Kleinhadersdorf Flur Marchleiten


Overarching period: European Neolithic, 9,000 - 3,700 BP
Specific period: Linear Band Pottery Cultures, 7,500 - 6,500 BP
Carbon dating: 6,775 - 7,500 years old
Location: Kleinhadersdorf Flur Marchleiten - 48.67° North, 16.58° East
Site location country: Austria
mtDNA haplogroups: T, N1a
Y haplogroups: J

Stone Sickle Neolithic Stone Sickle [19] Typical Linear Band Pottery Typical Linear Band Pottery [20]

The Individuals from Kleinhadersdorf Flur Marchleiten:

The two individuals in this sample were found at the Kleinhadersdorf Flur Marchleiten site which is located 3 kilometers (2 miles) west of the town of Poysdorf in present-day Austria. These individuals were dated to between 6,775 and 7,500 years old [13]. The site was a large burial some 62 individuals. Evidence of cremations existed in addition to normal burials. Few grave goods were found, but included grinding plates and bone artifacts. It is thought that burial conditions prevented preservation of wooden objects [14]. Red ochre was also found at the site, which was commonly used in prehistoric times for ritual purposes.

The two individuals in this sample were not buried with any grave goods, and their bones were somewhat fragmented. Analysis of their teeth showed that they both experienced nutritional stress as children but had survived into adulthood. The male was between 25 and 35 years old, while the female was between 30 and 50 years old [13]. Genetic analysis has shown that Early Neolithic individuals were closely-related to Anatolian farmers, but has also interbred with hunter-gatherers still living in the area. This intermarriage increased for a time after the arrival of these farmers [13]. The analysis also shows that these people lived at a time prior to the invasion of steppe peoples into Europe from the East.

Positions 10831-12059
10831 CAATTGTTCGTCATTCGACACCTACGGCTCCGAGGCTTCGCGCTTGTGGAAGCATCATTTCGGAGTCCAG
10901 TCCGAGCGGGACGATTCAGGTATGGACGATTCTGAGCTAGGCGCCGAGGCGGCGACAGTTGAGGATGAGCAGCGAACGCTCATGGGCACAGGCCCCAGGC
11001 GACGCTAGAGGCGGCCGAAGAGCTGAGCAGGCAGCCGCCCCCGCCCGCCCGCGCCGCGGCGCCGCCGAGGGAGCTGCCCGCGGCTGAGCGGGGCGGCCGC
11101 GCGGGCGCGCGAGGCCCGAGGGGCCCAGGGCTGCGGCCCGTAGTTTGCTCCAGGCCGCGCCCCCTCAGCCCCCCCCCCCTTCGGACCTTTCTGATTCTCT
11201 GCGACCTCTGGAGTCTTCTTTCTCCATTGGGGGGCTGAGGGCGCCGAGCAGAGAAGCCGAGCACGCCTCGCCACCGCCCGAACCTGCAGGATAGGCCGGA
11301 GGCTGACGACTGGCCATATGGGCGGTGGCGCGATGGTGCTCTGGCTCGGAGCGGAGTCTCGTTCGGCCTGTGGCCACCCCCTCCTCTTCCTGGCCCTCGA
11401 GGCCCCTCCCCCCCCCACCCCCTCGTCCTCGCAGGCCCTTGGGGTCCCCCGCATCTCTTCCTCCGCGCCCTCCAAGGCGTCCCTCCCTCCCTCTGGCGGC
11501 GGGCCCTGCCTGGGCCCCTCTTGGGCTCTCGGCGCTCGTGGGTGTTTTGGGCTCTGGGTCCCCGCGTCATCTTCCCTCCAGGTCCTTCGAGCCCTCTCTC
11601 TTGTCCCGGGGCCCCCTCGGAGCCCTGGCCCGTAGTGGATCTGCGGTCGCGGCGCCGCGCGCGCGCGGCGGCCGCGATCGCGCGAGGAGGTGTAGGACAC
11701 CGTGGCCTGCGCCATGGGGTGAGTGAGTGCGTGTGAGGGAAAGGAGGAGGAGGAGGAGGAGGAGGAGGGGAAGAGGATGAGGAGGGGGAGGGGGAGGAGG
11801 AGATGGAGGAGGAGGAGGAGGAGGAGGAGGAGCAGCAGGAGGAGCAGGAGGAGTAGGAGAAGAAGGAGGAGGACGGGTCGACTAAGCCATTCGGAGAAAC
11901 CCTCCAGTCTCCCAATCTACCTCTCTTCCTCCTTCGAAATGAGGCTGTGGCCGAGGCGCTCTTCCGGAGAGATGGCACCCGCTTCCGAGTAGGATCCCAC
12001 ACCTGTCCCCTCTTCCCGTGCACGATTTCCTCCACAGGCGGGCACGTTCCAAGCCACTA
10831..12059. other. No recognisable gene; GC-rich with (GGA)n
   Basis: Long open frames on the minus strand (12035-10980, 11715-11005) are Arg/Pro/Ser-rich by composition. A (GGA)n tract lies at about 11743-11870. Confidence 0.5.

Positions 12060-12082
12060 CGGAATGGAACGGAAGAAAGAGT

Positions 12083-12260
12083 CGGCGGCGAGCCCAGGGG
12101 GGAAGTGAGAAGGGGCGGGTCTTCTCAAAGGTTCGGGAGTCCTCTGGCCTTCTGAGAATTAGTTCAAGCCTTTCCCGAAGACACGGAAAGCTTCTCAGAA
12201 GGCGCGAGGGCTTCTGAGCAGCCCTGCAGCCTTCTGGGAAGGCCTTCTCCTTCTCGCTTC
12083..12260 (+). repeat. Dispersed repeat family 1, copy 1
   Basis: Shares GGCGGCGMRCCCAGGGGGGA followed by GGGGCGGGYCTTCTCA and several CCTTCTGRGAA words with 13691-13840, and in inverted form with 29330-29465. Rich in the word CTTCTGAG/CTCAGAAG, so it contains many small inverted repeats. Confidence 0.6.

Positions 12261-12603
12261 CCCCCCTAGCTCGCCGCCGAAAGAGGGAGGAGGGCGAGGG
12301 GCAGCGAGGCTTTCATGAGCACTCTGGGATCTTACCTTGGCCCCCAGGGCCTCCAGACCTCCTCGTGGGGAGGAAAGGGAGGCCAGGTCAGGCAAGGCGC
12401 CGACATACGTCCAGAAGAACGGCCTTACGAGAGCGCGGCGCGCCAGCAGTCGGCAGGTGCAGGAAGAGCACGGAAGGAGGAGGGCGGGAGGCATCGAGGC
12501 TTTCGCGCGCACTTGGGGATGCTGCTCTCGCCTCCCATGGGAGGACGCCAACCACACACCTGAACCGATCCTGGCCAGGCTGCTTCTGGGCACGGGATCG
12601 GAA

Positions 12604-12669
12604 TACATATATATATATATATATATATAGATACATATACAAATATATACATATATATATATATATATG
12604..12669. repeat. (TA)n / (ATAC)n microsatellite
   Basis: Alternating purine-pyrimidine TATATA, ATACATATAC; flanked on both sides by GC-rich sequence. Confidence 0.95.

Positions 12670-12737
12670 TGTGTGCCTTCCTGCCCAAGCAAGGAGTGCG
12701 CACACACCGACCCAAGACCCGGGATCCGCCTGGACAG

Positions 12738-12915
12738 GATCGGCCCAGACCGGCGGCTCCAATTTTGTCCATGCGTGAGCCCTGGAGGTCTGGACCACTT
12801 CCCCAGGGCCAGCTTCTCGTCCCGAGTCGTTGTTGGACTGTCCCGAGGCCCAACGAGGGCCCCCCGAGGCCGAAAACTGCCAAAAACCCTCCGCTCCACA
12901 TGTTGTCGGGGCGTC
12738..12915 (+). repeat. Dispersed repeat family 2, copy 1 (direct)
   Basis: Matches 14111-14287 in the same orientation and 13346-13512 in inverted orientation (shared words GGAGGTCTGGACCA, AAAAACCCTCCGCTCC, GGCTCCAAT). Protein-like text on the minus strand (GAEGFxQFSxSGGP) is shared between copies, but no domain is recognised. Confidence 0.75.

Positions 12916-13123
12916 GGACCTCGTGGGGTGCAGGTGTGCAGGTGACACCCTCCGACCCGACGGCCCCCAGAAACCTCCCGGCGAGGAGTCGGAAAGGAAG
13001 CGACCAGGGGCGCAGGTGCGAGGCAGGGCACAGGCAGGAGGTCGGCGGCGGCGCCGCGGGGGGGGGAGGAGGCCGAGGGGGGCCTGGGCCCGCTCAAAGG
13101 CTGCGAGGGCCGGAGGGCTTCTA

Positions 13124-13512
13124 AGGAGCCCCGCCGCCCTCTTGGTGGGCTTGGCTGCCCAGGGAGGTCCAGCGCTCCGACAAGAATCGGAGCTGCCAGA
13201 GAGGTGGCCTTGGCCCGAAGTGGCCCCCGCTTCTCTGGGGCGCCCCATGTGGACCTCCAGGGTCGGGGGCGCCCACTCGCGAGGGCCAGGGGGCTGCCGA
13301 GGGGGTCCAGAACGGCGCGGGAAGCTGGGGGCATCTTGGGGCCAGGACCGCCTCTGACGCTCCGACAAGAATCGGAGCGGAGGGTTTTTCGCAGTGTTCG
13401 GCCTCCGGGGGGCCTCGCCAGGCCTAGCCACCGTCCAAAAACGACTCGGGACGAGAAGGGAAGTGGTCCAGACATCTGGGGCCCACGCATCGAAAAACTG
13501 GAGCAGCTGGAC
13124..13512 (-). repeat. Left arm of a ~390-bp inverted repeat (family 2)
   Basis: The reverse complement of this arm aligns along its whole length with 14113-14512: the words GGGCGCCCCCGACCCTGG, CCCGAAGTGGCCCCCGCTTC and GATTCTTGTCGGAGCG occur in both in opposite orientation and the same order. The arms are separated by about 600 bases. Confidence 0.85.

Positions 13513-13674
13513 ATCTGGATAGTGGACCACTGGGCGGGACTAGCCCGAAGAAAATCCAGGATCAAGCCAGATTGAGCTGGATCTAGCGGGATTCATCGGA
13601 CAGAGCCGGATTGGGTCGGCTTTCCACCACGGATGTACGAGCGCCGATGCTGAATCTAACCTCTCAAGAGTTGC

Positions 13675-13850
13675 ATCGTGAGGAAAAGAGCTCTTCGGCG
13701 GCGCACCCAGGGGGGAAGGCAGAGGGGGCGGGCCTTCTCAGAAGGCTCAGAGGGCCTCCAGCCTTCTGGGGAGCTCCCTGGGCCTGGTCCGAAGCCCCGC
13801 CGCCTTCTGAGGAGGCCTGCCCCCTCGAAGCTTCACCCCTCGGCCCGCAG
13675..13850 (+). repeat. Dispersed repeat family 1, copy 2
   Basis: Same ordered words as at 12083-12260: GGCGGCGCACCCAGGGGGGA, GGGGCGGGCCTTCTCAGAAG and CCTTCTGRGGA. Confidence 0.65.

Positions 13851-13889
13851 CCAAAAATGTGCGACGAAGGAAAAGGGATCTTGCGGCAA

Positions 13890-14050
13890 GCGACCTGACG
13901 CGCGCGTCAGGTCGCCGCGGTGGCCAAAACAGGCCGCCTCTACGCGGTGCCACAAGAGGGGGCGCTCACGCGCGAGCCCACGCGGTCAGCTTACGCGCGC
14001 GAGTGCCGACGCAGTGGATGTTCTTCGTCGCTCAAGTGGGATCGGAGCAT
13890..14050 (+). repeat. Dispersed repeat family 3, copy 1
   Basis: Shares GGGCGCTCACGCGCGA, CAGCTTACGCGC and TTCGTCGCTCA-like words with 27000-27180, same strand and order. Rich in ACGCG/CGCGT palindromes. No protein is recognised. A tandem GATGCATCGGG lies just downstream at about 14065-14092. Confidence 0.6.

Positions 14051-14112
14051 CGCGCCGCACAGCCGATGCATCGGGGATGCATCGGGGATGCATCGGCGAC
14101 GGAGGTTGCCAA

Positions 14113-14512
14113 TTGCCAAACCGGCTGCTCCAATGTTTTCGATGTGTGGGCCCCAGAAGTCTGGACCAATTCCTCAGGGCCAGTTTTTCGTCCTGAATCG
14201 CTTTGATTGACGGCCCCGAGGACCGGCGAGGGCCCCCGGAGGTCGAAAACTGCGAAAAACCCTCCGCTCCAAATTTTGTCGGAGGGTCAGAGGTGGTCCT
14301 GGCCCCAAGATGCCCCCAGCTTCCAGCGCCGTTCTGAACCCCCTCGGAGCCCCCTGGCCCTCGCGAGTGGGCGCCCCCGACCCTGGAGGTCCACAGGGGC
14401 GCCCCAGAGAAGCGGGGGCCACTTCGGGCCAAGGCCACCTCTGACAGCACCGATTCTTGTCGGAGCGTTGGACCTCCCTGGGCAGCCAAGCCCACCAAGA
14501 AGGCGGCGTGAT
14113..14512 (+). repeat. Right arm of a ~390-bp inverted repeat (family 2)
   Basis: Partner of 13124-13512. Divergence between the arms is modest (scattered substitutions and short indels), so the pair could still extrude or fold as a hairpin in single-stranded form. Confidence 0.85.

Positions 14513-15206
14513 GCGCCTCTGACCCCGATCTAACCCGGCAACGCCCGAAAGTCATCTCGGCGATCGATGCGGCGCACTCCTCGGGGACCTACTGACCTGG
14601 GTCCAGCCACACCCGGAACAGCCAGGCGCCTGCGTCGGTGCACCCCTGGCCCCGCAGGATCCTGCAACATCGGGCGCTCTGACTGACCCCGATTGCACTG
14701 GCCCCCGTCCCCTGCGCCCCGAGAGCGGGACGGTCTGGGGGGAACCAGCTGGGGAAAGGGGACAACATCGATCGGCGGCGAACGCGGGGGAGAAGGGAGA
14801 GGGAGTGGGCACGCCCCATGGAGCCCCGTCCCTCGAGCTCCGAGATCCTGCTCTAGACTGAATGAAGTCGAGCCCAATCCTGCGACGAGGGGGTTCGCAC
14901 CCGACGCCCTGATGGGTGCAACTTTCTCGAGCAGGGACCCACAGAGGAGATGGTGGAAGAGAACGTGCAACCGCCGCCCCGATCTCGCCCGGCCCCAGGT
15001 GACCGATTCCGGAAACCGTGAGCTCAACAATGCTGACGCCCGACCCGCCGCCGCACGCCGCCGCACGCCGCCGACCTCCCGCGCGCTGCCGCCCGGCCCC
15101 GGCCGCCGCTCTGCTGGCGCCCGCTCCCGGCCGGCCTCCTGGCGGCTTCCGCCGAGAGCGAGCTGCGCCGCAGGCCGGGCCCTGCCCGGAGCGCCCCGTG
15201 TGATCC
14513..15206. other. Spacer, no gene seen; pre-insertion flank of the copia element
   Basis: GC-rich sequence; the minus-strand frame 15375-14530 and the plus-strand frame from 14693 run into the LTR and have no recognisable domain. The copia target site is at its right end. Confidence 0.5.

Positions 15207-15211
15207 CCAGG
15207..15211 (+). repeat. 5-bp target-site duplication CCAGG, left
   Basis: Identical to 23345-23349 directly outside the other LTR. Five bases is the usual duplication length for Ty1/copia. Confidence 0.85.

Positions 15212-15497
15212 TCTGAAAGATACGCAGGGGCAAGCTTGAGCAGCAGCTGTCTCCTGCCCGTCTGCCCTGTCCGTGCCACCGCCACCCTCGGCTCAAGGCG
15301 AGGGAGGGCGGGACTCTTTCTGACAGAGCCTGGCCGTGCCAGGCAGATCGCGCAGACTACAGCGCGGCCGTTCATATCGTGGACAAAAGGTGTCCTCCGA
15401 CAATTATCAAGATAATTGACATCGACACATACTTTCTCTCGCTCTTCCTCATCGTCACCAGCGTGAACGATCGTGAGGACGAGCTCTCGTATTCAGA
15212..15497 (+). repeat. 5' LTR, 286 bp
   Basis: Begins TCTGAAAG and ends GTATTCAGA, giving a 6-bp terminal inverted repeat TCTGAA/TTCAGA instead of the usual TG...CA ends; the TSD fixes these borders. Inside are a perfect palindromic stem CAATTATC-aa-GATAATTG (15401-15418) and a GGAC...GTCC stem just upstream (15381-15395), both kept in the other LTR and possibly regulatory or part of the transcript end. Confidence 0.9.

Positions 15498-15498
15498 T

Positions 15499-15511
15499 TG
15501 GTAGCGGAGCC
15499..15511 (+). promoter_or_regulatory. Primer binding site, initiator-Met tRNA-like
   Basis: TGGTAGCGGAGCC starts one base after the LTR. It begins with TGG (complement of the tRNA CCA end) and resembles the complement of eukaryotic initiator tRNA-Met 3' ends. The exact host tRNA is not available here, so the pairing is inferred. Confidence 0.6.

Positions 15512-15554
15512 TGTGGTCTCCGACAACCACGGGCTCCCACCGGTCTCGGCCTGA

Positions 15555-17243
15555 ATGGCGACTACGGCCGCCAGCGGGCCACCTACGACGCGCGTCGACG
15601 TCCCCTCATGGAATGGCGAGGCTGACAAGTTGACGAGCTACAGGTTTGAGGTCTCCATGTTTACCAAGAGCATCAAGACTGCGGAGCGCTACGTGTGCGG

The female individual in this sample belonged to mitochondrial haplogroup T, which exists at low frequencies in Europe today and is thought to have originally come from the Middle East. It is also commonly found throughout Central Asia in the present day [15-16]. The male belonged to mitochondrial haplogroup N1a, which is likely of Middle Eastern Origin between 12,000 and 30,000 years ago. It is common in Europe today and is associated with early Neolithic farmers [17]. The male belonged to Y chromosome haplogroup J, which is common in Europe today and is thought to have been Neolithic agriculturalists to Europe from the Middle East [18].

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